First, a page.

Heart palpitations resolved: Dietary potassium and reduced stress

Health Q & A with Dr. Michael Jacobson, D.O.

A member wrote:

I have occasional skips of my heart; last April they happened for several days in a row, making me somewhat nervous. I was under the stress of planning our dream home and preparing our current home for sale.

My doctor performed blood tests that revealed low potassium. I took potassium pills for a week and felt better; when I retested, blood levels were back within normal range. After placing a Holter monitor on me, my doctor said I have inappropriate sinus tachycardia, a condition in which an individual’s resting heart rate is abnormally high—greater than 100 beats per minute or rapidly accelerating to over 100 beats per minute without an identifiable cause. Small amounts of exercise, and emotional or physical stress are triggering factors.

As I tried to lower my stress levels and eat potassium rich foods, my palpitations stopped.

Everything I read says to eliminate caffeine; however, I look forward to my relaxing coffee time. I drink one cup every morning, and it doesn’t seem to cause skipping heart beats at this time.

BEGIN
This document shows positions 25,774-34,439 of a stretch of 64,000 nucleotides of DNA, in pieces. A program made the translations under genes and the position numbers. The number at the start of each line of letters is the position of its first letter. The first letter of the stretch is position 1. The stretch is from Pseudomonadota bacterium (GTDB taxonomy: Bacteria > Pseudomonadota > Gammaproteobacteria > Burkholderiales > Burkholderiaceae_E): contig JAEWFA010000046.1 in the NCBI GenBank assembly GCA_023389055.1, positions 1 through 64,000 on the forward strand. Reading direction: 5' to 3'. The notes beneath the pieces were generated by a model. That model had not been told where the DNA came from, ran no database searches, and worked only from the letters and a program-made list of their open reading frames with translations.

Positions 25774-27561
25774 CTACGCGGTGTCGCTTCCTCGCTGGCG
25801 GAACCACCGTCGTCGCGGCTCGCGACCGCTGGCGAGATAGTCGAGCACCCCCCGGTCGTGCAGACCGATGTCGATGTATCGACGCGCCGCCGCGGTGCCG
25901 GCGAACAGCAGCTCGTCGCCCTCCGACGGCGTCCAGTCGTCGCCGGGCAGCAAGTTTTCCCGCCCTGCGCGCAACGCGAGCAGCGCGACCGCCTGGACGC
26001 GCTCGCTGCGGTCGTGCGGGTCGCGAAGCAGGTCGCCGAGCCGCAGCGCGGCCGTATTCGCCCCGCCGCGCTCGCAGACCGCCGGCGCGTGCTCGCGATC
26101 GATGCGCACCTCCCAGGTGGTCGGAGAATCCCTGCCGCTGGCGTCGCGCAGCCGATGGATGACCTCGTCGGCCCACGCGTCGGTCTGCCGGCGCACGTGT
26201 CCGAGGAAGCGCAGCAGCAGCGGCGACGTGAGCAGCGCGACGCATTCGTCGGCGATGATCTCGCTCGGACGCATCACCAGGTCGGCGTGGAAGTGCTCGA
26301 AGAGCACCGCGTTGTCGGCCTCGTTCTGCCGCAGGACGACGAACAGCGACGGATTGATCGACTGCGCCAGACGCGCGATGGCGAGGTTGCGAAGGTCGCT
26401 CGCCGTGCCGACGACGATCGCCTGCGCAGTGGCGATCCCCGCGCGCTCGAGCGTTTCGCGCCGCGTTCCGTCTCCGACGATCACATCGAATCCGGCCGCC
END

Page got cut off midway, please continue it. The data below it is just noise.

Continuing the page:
The doctor also suggested a beta blocker for my tachycardia. I’m wondering if medication is necessary and worth the risk of side effects.

Dr. Jacobson’s response: When I first read your email, it appeared like your diagnosis could be sick sinus syndrome. With this condition, the heart’s sinus node is not pacing the heart properly, causing surges in heart rate. However, the heart rate can also drop to an abnormally low rate—sometimes dangerously so. When treating sick sinus syndrome, beta blockers should be avoided, because they can worsen the problem. However, if the problem is pure sinus tachycardia due to an unknown cause, beta blockers could be considered.

I agree that avoiding physical and emotional stimulants to the heart is the healthiest approach. It sounds like you're doing better with the changes you have made, while still enjoying your morning coffee. However, if the problem persists, you might consider cultivating a taste for non-caffeinated beverages, such as specialty teas. I do not, however, recommend decaffeinated coffee.

Please note: My office requires a one-week turnaround for medical information. If you have an acute or emergency medical incident, please seek immediate medical attention.

If you have a health question for Dr. Jacobson, CHM Medical Director, please email it to doc@chministries.org. This information is not intended to replace the advice of your physician.

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